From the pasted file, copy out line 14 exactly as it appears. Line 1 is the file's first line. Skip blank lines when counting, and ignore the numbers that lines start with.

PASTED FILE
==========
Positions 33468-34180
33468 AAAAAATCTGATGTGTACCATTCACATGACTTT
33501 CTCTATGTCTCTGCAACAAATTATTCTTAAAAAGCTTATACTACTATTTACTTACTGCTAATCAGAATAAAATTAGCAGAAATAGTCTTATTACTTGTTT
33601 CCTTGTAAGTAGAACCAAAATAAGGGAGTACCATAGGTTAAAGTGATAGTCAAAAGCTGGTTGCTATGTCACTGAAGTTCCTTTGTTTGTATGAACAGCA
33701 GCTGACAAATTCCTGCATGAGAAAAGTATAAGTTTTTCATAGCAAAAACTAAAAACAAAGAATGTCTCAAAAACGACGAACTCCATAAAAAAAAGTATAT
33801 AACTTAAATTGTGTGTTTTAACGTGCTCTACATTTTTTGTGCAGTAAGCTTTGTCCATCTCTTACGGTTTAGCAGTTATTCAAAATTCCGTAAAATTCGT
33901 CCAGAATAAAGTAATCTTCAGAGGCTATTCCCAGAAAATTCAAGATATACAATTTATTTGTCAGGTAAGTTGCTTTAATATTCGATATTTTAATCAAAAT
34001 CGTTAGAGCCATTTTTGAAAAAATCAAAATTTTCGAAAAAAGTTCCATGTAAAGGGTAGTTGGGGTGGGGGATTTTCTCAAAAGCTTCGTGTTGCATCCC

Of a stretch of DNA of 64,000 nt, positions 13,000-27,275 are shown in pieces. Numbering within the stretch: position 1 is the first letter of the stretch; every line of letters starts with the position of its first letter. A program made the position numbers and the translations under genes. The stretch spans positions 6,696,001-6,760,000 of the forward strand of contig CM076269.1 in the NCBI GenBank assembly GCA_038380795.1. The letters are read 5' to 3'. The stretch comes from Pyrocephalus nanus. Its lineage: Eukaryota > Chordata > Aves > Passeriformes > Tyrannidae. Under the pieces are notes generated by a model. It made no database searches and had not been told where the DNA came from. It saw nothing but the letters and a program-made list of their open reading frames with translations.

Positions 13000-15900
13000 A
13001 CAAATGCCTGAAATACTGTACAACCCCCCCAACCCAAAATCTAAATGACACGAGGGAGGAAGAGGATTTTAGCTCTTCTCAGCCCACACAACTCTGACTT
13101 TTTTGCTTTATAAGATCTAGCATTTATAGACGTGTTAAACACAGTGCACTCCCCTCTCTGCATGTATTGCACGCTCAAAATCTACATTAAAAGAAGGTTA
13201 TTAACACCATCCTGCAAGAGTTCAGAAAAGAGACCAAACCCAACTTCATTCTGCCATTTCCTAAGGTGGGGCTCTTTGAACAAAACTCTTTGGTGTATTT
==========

13201 TTAACACCATCCTGCAAGAGTTCAGAAAAGAGACCAAACCCAACTTCATTCTGCCATTTCCTAAGGTGGGGCTCTTTGAACAAAACTCTTTGGTGTATTT